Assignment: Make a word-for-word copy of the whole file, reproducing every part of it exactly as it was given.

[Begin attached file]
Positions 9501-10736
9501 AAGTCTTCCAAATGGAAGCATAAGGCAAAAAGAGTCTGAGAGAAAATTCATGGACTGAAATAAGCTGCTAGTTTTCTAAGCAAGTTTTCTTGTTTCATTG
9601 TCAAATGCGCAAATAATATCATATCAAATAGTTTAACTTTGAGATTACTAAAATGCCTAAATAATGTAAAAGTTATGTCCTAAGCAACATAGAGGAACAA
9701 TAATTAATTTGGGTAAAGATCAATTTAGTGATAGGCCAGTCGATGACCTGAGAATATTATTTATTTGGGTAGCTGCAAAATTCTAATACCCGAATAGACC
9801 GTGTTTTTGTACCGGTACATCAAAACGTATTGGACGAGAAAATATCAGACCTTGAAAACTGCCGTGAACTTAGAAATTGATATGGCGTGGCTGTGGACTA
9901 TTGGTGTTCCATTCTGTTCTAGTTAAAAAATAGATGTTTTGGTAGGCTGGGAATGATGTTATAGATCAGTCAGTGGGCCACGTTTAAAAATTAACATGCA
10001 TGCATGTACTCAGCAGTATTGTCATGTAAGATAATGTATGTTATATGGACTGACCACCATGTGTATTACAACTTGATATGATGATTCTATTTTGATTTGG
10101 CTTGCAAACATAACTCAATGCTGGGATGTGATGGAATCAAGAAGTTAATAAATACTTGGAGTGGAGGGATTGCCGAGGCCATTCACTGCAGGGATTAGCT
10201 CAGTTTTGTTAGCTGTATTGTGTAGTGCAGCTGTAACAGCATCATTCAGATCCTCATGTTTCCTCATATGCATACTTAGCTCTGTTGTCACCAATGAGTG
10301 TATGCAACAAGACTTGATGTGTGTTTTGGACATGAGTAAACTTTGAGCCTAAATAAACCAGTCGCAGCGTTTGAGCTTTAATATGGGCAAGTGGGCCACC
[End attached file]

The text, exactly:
Positions 9501-10736
9501 AAGTCTTCCAAATGGAAGCATAAGGCAAAAAGAGTCTGAGAGAAAATTCATGGACTGAAATAAGCTGCTAGTTTTCTAAGCAAGTTTTCTTGTTTCATTG
9601 TCAAATGCGCAAATAATATCATATCAAATAGTTTAACTTTGAGATTACTAAAATGCCTAAATAATGTAAAAGTTATGTCCTAAGCAACATAGAGGAACAA
9701 TAATTAATTTGGGTAAAGATCAATTTAGTGATAGGCCAGTCGATGACCTGAGAATATTATTTATTTGGGTAGCTGCAAAATTCTAATACCCGAATAGACC
9801 GTGTTTTTGTACCGGTACATCAAAACGTATTGGACGAGAAAATATCAGACCTTGAAAACTGCCGTGAACTTAGAAATTGATATGGCGTGGCTGTGGACTA
9901 TTGGTGTTCCATTCTGTTCTAGTTAAAAAATAGATGTTTTGGTAGGCTGGGAATGATGTTATAGATCAGTCAGTGGGCCACGTTTAAAAATTAACATGCA
10001 TGCATGTACTCAGCAGTATTGTCATGTAAGATAATGTATGTTATATGGACTGACCACCATGTGTATTACAACTTGATATGATGATTCTATTTTGATTTGG
10101 CTTGCAAACATAACTCAATGCTGGGATGTGATGGAATCAAGAAGTTAATAAATACTTGGAGTGGAGGGATTGCCGAGGCCATTCACTGCAGGGATTAGCT
10201 CAGTTTTGTTAGCTGTATTGTGTAGTGCAGCTGTAACAGCATCATTCAGATCCTCATGTTTCCTCATATGCATACTTAGCTCTGTTGTCACCAATGAGTG
10301 TATGCAACAAGACTTGATGTGTGTTTTGGACATGAGTAAACTTTGAGCCTAAATAAACCAGTCGCAGCGTTTGAGCTTTAATATGGGCAAGTGGGCCACC